The way I see it, freak folk just isn’t freakish enough. Don’t get me wrong; Devendra Banhart, Akron/Family, Six Organs of Admittance–they’re all great. But freaks? I donï¿½t know about that. They really just seem more like hippies than anything else, which, particularly in indie music, isn’t all that out of the ordinary. Animal Collective and CocoRosie are genuinely freakish, at least musically, I suppose, but they seem to be on the extreme end. Brooklyn’s Flying, however, bring a genuine freakshow feel to their unique art folk. Not merely content to strum the old acoustic guitar around the campfire, Flying throws in a myriad of oddball sounds, creating leaps in volume and turning the musical experience into one of a carnivalesque atmosphere, with new sights and amusements at every turn.
Flying may actually be more freak than folk, running the gamut from Danielson-like yelps to Deerhoof-ish art rock to Os Mutantes inspired psychedelia to Elephant 6 pop. All over the place, in a good way, there are countless moments of pure joy and just as many instances of vast confusion. Of all those comparisons, however, the two that seem the most apt are Deerhoof and Os Mutantes, as Flying shares both bands’ penchant for unconventional structures, wild stylistic changes and an underlying sense of cuteness. While Just-One-Second-Ago-Broken-Eggshell is of the artiest schools of rock, it’s also extremely childlike: a tin pan alley symphony for the Island of Misfit Toys.
In just the first song, the wonderland appropriately titled “Alice,” Flying packs more ideas than one can possibly process after one listen. Some static, electronic gurgles, fingerpicked guitar, crashing percussion, harmonized boy-girl vocals, samba rhythms–it’s almost enough to cause epileptic shock, that is, if it weren’t so damn fun. “Love Dies Here” is a similarly wide-swinging psych-folk tune, while “My Mission” is a bouncy and fairly straightforward hippie strum-along, which rolls along gently until the last 30 seconds unveil a dragon swing of staticky drums.
The oddball percussion and almost Vaudevillian nature of “Our Cave” instantly reminded me of Os Mutantes, as it likely will others. Though, unlike any tracks by the Brazilian psych legends, this song’s melody is interrupted at one point by what sounds like a giant woodpecker. Not every song by these folk-freaks is as dizzying as some of these first few. “Stations” is a gentle gem, soothing and lovely, as sole voice and acoustic guitar are juxtaposed against a background of crashing waves. Likewise, “Forbidden Sands” combines handclaps and simple, silly harpsichord leads.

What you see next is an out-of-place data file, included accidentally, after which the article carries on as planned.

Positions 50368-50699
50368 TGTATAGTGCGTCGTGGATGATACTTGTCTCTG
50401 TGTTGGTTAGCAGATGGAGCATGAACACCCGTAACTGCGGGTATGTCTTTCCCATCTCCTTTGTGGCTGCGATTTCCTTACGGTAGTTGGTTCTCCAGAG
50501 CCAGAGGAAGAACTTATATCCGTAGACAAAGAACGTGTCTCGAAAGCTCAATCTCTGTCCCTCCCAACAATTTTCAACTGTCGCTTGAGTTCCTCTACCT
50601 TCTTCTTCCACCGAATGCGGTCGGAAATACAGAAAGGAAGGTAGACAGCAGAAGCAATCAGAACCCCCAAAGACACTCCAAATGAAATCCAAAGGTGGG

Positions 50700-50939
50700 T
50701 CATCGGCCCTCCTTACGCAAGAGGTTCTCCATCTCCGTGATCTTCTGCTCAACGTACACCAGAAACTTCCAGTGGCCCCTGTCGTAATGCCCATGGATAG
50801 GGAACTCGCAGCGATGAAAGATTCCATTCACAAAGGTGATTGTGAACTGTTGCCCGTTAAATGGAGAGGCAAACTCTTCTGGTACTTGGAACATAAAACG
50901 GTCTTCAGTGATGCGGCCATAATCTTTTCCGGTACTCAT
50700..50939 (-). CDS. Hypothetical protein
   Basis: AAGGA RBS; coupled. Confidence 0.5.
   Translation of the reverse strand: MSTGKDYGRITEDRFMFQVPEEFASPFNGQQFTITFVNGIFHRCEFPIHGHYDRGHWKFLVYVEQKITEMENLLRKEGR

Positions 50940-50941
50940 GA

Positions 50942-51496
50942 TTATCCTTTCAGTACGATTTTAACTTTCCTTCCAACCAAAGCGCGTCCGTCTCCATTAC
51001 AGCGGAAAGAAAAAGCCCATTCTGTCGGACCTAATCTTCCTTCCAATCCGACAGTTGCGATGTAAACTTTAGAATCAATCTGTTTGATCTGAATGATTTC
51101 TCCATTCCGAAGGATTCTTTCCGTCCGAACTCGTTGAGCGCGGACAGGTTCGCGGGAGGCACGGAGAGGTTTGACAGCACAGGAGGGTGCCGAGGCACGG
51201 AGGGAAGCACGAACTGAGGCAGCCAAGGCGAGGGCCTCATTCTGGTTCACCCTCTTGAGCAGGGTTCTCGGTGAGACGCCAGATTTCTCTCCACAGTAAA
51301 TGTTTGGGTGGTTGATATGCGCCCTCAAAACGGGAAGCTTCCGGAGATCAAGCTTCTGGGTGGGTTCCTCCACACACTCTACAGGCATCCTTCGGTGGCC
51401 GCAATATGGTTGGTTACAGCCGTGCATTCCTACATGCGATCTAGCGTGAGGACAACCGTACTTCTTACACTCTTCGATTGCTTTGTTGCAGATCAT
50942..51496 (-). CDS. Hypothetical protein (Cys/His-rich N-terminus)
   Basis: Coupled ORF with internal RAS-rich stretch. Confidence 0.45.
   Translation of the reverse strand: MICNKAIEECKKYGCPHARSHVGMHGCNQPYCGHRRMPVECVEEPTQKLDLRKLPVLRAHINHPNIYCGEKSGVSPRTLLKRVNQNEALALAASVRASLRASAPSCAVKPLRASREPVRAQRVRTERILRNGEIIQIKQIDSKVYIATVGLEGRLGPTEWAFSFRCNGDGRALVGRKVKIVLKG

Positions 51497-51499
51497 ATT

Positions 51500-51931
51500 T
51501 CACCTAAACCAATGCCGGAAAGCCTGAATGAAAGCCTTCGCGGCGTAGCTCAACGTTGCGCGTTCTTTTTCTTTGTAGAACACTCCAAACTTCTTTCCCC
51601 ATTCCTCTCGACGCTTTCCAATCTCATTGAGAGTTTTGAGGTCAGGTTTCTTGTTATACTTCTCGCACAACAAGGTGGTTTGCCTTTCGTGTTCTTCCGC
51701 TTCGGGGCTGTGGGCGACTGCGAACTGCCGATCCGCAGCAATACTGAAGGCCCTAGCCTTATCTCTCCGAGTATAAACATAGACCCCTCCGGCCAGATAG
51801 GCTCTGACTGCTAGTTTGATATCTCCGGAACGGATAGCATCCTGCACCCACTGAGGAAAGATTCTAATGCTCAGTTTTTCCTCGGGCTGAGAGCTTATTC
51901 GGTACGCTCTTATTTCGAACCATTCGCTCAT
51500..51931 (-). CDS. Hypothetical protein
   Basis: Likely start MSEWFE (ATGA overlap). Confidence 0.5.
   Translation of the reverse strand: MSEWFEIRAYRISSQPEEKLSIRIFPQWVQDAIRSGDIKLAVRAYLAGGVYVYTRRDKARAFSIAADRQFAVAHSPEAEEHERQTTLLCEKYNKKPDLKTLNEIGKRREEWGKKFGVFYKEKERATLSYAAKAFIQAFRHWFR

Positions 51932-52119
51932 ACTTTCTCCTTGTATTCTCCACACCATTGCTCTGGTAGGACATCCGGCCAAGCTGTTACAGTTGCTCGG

As can often be the signal of a great and perfectly sequenced album, the best moments on Eggshell are during the final third, beginning with “Minors.” Starting off with distorted farfisa, handclaps and pounding bass drum, the melody gives way to a rollicking barroom piano stomp, and the song becomes a joyous, tripped-out romp. After an atonal instrumental interlude, “#1 Chariot” takes on a bluesier, cabaret feel, climaxing in a cacophonous pounding of piano keys and crashing drums. And the final two songs, “Soldier’s Tongue” and “Falling Leaves,” are each piano-driven ballads, at times sounding like ’70s Tom Waits, particularly the latter. It’s easily the most accessible song on the album, primarily for being the most straightforward. Closing the record with a romantic, nostalgic New York nightclub vibe rather than that of a drugged-out South American circus, Flying reveal themselves to be as tender and sober (figuratively speaking) as they want to be.
As I look back over the descriptions I’ve given Flying—childlike, psychedelic, cute, arty—I can’t help but wonder at how unusual such a band truly is. Both unsettling and wondrous, absurd and sublime, they’re an oxymoron of a band. Each listen brings new surprises as well as familiar melodies, and each song refuses to wear out its welcome. I think I’m going to have to tell everybody I know about this record.
Jeff Terich is the founder and editor of Treble. He's been writing about music for 20 years and has been published at American Songwriter, Bandcamp Daily, Reverb, Spin, Stereogum, uDiscoverMusic, VinylMePlease and some others that he's forgetting right now. He's still not tired of it.